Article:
So I voted for the continuance of traditional as well as contemporary and like to get familiar with the ideas of the modern critical movements. Faucault is good but not difficult like many of them. I’m reading some Helene Cixous at the moment; her writing is really fascinating but not fiction, ‘rootprints’. I like realism for the reason it became immensely popular when it began under Richardson – who is a Derby man by the way! I’m not sure if it has had its day though as modern fiction is going in all directions and genre mixes, as in your novel, is one of the prime markers of our Postmodernist age.

    I find Zola a superb realist. I’m reading The Masterpiece at the moment having been very satisfied with his L’Aassommoir, and it’s very intoxicating; his range seems to be wide. His technique was to use observation of people, types, in a researcher’s way so his novels are sociological documents of their time.

    Good luck with the novel, nice idea the way you have it veering off from WW2 into the future, spectacular…make a good movie!

  4. Paul Sutton Reeves February 3, 2013 at 3:09 pm #

    Thank you for your comments, Franny.

    My last manuscript isn’t a sci-fi novel at all, but with a purposeful sense of playfulness, it has a few short sections in that genre. There are also parts that allude to Greek myth, and I agree with the view that there’s some connection there with speculative fiction. As I was writing the manuscript, I had in mind the possibility of its being filmed, and I think that it has a cinematic quality at times. The anagrammatic blurb that I’ve written for it alludes to this. There’s the small matter of getting the book published first, though!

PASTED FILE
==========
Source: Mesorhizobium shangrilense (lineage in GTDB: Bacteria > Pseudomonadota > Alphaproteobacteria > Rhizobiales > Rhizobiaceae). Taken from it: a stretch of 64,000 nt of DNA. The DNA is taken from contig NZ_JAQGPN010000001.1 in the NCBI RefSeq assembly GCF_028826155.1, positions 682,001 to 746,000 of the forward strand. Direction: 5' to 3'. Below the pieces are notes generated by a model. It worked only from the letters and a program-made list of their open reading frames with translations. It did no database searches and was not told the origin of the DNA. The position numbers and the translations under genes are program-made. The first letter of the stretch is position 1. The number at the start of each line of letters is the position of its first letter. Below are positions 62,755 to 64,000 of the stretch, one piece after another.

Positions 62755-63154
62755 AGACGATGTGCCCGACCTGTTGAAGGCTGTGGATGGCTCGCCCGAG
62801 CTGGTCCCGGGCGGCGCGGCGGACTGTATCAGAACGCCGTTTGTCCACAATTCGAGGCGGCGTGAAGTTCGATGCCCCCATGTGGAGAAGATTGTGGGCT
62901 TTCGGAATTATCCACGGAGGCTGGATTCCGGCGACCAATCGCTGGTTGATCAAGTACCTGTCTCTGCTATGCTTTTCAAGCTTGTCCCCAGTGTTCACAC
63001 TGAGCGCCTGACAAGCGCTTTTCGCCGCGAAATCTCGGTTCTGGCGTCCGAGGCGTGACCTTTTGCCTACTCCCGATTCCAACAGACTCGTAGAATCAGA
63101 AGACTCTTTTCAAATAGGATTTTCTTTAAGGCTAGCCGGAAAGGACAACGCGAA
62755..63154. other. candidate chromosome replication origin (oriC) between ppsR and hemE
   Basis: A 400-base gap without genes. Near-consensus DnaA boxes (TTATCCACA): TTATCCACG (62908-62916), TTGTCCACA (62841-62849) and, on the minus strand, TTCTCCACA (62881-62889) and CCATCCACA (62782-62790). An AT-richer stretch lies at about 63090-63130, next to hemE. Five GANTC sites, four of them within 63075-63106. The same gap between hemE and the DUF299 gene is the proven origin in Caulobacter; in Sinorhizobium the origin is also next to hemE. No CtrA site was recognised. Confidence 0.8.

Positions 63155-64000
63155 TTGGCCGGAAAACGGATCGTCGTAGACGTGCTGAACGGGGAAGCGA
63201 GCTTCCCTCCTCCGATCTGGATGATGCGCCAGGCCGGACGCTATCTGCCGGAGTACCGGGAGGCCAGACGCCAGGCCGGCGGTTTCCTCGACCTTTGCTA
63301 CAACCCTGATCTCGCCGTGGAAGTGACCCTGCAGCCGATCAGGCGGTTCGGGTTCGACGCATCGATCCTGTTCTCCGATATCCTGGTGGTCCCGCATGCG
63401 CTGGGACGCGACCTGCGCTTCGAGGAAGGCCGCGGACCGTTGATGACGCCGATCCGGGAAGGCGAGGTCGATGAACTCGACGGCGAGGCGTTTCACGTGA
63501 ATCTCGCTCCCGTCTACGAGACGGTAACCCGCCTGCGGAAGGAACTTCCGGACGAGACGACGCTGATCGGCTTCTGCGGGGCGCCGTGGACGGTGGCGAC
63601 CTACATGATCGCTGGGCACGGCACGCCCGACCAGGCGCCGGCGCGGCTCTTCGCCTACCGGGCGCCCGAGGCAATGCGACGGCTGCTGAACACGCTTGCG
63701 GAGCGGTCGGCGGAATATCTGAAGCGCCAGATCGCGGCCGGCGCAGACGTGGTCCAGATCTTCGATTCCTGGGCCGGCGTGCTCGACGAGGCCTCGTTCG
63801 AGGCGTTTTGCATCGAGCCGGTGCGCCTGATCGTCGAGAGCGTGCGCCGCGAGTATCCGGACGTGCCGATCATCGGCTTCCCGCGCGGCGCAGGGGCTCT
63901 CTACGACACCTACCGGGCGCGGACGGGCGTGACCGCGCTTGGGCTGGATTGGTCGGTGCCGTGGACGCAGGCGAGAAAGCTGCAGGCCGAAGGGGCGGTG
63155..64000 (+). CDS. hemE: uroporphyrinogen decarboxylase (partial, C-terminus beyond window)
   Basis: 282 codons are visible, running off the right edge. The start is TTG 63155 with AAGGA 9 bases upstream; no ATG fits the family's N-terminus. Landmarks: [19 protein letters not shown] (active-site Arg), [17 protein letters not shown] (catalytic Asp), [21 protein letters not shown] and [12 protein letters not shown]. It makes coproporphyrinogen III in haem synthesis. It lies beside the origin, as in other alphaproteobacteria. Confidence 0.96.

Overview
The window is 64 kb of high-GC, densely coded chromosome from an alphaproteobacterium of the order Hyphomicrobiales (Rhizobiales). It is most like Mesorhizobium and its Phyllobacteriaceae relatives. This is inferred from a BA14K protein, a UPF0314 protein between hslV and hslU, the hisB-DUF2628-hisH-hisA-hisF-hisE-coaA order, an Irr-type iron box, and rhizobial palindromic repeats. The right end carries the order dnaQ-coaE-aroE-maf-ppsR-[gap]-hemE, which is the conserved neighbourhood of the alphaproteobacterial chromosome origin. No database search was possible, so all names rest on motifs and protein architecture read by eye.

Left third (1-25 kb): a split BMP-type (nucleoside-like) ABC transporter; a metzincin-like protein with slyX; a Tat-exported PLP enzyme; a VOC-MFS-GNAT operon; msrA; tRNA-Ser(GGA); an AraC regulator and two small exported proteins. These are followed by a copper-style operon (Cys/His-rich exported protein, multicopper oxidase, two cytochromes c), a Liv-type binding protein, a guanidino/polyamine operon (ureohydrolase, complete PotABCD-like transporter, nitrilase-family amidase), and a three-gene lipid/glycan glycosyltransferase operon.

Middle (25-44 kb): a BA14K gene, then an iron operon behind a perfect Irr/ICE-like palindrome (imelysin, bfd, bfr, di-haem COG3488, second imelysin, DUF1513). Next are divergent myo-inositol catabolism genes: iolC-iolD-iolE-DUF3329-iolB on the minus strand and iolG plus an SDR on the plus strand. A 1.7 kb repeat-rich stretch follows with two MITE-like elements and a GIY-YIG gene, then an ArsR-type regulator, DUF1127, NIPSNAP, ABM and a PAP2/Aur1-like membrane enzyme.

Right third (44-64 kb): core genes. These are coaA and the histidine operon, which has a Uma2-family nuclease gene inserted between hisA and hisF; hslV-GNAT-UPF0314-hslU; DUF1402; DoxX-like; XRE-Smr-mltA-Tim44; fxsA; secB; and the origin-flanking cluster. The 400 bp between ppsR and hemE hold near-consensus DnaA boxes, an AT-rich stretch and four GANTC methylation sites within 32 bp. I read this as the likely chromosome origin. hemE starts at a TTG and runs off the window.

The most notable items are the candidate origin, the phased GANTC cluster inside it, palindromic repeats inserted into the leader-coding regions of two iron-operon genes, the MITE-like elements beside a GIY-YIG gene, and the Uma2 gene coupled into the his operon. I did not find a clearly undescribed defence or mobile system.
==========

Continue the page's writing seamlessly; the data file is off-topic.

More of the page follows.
Like you, I’m not one for genre fiction, in general. I very occasionally read popular fiction – I find it instructive! – but I feel that TV fulfils the same purpose, if that’s what one wants. As I mentioned in an earlier post, I was a sci-fi reader in my teens and I enjoyed Bradbury’s ‘Fahrenheit 451’ and ‘The Illustrated Man’. My grandmother’s reading and viewing habits were very much genre-led and she never rated a book or film unless it contained a ‘good murder’!

    I don’t know Cixous, but I do know that the French literary scene is a lot less stultified than the ‘official’ scene here in England. Another name to check out, but as you note, there’s so little time to explore all that’s out there…

Leave a Reply

Fill in your details below or click an icon to log in:

WordPress.com Logo

You are commenting using your WordPress.com account. Log Out / Change )

Twitter picture

You are commenting using your Twitter account. Log Out / Change )

Facebook photo

You are commenting using your Facebook account. Log Out / Change )

Google+ photo

You are commenting using your Google+ account. Log Out / Change )

Connecting to %s

%d bloggers like this: